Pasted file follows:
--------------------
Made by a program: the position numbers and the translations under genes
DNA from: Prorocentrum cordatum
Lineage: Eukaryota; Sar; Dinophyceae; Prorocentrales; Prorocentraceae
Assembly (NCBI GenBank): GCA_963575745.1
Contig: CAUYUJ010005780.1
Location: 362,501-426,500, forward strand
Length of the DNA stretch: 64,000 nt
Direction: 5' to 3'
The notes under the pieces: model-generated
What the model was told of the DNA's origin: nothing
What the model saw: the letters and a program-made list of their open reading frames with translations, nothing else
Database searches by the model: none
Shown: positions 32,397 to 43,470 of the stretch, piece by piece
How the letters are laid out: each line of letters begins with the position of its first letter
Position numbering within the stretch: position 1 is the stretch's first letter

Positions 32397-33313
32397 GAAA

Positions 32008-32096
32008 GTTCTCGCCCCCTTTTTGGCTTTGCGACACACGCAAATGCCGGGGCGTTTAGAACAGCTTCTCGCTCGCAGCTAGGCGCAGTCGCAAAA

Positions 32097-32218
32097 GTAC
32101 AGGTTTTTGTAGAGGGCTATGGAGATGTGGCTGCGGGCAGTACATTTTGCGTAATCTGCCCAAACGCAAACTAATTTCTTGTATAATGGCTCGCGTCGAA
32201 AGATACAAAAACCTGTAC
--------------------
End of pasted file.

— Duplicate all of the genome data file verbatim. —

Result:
Made by a program: the position numbers and the translations under genes
DNA from: Prorocentrum cordatum
Lineage: Eukaryota; Sar; Dinophyceae; Prorocentrales; Prorocentraceae
Assembly (NCBI GenBank): GCA_963575745.1
Contig: CAUYUJ010005780.1
Location: 362,501-426,500, forward strand
Length of the DNA stretch: 64,000 nt
Direction: 5' to 3'
The notes under the pieces: model-generated
What the model was told of the DNA's origin: nothing
What the model saw: the letters and a program-made list of their open reading frames with translations, nothing else
Database searches by the model: none
Shown: positions 32,397 to 43,470 of the stretch, piece by piece
How the letters are laid out: each line of letters begins with the position of its first letter
Position numbering within the stretch: position 1 is the stretch's first letter

Positions 32397-33313
32397 GAAA

Positions 32008-32096
32008 GTTCTCGCCCCCTTTTTGGCTTTGCGACACACGCAAATGCCGGGGCGTTTAGAACAGCTTCTCGCTCGCAGCTAGGCGCAGTCGCAAAA

Positions 32097-32218
32097 GTAC
32101 AGGTTTTTGTAGAGGGCTATGGAGATGTGGCTGCGGGCAGTACATTTTGCGTAATCTGCCCAAACGCAAACTAATTTCTTGTATAATGGCTCGCGTCGAA
32201 AGATACAAAAACCTGTAC